New Church Worthies

Rev. Dr. Jonathan Bayley


And Cheap Day Schools in Manchester, Salford, and the North

THE Cheap and Good Day School system having been commenced, and seen to be successful, in London, excited attention in Manchester.

Indeed, the excellent Mr. Thomas Jones, of London, brother of the Rev. Richd. Jones, of Peter Street, Manchester, wrote to Mr. Agnew in 1824, and described the success of the school in London as so gratifying, and promising so much good both for the children and the Church, that Mr. Agnew became very zealous that a similar school should be established in Manchester, and called a meeting for the purpose of promoting that object. The minutes of that meeting in 1824, and subsequent proceedings, I possess in the hand-writing of my dear and life-long friend, Thos. Agnew, Esq., the founder of the great well-known artistic firm of Thos. Agnew and Sons, of London and Manchester.

Mr. Agnew was chief promoter, and was chosen secretary, an office he held for very many years. I give the minutes of the first meeting, as the names and circumstances will be interesting to a wide circle of friends, especially to friends advanced in age, to whom the memories of the men concerned, all gone to their eternal homes, will be full of tender recollection.

Meeting of the Members of the New Church in Manchester and Salford, held in the Lecture Room, Peter Street, Decr. 3rd, 1824. Rev. R. Jones in the chair.

The following Resolution, proposed by Mr. Agnew, and seconded by Mr. Goadsby, passed unanimously:

'That this meeting, considering it of the greatest importance to instruct the youthful mind in the principles and doctrines of the New Church, is of opinion that a Day School, founded for this specific purpose, would be highly beneficial to the rising generation in this neighbourhood, and extensively useful to the Church at large.'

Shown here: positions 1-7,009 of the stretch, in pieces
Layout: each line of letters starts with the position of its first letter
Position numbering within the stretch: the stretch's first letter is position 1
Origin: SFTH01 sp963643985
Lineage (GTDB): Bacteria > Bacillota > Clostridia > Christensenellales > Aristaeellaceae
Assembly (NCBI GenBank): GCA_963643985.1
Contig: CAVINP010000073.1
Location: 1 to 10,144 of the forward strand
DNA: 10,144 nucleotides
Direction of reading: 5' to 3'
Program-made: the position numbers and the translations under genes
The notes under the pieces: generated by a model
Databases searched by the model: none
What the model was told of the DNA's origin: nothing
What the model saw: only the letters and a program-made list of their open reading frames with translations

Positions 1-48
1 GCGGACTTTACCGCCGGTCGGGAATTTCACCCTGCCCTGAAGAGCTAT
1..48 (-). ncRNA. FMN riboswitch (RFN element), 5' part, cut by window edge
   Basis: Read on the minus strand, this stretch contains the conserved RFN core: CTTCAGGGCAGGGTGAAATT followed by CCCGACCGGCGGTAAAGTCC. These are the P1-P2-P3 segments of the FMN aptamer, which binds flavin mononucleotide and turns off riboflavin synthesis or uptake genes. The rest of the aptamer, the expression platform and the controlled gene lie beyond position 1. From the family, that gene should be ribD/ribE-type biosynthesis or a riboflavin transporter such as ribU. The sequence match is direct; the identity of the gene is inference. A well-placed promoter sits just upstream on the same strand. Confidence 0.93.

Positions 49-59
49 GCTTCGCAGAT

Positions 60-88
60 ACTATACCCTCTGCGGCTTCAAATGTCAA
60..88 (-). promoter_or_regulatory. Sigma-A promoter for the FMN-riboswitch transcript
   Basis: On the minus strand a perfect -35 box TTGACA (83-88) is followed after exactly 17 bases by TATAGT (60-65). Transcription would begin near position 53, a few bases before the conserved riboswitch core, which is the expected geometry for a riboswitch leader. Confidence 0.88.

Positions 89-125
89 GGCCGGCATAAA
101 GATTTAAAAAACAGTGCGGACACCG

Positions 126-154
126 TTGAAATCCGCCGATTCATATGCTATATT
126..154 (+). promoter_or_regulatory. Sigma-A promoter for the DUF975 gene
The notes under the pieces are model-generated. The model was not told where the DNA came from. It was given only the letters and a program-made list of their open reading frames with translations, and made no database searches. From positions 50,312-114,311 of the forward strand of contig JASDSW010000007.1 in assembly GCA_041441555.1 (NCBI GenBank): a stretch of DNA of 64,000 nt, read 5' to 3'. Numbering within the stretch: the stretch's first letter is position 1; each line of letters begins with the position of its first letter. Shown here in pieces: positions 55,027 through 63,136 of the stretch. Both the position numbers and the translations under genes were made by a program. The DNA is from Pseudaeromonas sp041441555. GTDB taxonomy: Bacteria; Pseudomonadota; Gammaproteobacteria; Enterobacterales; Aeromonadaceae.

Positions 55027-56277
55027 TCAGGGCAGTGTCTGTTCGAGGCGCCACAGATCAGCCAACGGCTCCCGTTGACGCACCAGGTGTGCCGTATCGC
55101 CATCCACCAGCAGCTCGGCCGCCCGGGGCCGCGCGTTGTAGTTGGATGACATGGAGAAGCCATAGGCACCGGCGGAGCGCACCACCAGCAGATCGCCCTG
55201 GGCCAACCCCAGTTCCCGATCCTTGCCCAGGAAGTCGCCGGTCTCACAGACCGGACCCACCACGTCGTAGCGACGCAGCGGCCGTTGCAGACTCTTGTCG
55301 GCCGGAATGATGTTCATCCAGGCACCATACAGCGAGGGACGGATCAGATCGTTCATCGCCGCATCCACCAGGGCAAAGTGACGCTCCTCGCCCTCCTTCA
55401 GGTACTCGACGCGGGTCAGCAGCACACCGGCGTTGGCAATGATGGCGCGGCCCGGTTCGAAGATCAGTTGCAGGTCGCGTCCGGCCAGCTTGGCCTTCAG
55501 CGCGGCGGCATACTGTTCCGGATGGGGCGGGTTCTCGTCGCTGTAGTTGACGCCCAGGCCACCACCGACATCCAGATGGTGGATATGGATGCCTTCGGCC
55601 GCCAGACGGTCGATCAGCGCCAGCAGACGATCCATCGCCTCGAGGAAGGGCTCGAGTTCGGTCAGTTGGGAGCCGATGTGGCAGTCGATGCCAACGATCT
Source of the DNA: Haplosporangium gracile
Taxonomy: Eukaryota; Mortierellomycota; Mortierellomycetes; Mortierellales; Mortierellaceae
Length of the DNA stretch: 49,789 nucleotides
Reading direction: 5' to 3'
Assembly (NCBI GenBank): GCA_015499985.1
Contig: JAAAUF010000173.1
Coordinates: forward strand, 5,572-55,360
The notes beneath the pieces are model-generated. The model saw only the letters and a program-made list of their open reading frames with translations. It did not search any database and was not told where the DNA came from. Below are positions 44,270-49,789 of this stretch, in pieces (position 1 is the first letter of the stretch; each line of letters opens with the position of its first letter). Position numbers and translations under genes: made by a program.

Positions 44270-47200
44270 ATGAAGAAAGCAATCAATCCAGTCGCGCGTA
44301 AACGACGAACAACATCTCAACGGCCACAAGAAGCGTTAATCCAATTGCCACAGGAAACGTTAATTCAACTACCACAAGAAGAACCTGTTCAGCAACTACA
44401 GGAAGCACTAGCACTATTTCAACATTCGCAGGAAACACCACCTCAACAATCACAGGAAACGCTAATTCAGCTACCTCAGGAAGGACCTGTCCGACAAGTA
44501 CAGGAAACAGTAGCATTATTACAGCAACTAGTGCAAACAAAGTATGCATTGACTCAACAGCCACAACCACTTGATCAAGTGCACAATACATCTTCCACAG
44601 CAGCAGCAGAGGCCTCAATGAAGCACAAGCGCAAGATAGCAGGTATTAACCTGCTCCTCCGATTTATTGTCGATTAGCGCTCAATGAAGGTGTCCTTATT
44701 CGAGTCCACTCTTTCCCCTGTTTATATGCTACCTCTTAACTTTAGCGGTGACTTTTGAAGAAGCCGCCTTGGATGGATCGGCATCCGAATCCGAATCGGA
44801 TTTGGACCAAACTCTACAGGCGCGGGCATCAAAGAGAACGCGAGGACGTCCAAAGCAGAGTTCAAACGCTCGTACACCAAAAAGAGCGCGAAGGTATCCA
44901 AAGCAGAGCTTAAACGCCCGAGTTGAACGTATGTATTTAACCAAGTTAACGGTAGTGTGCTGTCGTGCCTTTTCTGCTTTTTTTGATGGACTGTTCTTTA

Proposed by Mr. Lockett; seconded by Mr. Goadsby:

'That a Committee from the two Societies, with power to add to their number, be appointed, to consider the means of carrying the foregoing resolution into effect, and to report thereon to a public meeting.'

Passed unanimously:

'That the following gentlemen form the Committee: John Prince, Ed. Preston, F. Goadsby, John Barge, John Holgate, T. Agnew, Will. Lockett, Wm. Newbery; and that four be competent to act.'

Richd. Jones, President.

The Committee thus appointed intended to erect a separate building for their school, but found some difficulty in carrying out this plan, and after much consideration accepted the Sunday School room belonging to the Temple, Salford; and in June, 1827, their school commenced, under Mr. Joseph Moss, a gentleman of Burton-upon-Trent, who had visited London to observe the system of the school there.

Mr. Moss was an excellent man, a first-rate teacher, and an earnest New Churchman. The school was very soon a complete success. In twelve months it was so well filled that it was resolved to have another school in the Lecture Room adjoining Peter Street Church, and Mr. Moss was transferred there, another master being chosen for Salford. Both schools were greatly sought after, and overflowing with scholars, for very many years. Two-pence per week was charged, and afterwards three-pence and four-pence, and paid willingly. Mr. Agnew was secretary, and Mr. Goadsby treasurer. Companion schools for girls were soon provided, both in Salford and Manchester.

Mr. Moss, though an exceedingly kind man, was a very rigid disciplinarian; and though his school was always distinguished in all scholastic respects, sometimes held up by the Inspectors of Schools as the most eminent for order and excellence in the kingdom, and always in the first line, it was never of the use in attracting young minds to the truths of the New Jerusalem that its early supporters had hoped.

The same may be said of almost all the other Day Schools of the Church, with some modifications. Where they were in close connection with the Sunday Schools, so that the scholars could be kept in association with the Church as Sunday scholars and teachers, a permanent attachment was effected. Where this was not the case, little was heard of the children after school period was over. Subsequently a large and noble school-room was erected on the ground adjoining Peter Street Church, chiefly by the generosity, zeal, and influence of my never-to-be-forgotten, lifelong companion and friend, dear John Broadfield, one of the best of New Church Christians and men, where it still maintained or increased its high character, under Mr. Scotson, now under the City School Board.

Often have I heard Old Mr. Barge exult in the multitudes of young minds which would be attached to the Church, and make up for those whose prejudices prevented them from receiving its bright and glorious truths; but this was a kindly illusion. Where the rational faculty has not laid hold of the truth, and implanted it in a good heart, it has little fixity. Like the seed on the wayside, false views, like voracious birds, destroy it, or under the hot passions of self-love, the scorching sun of the bad man, it presently withers away.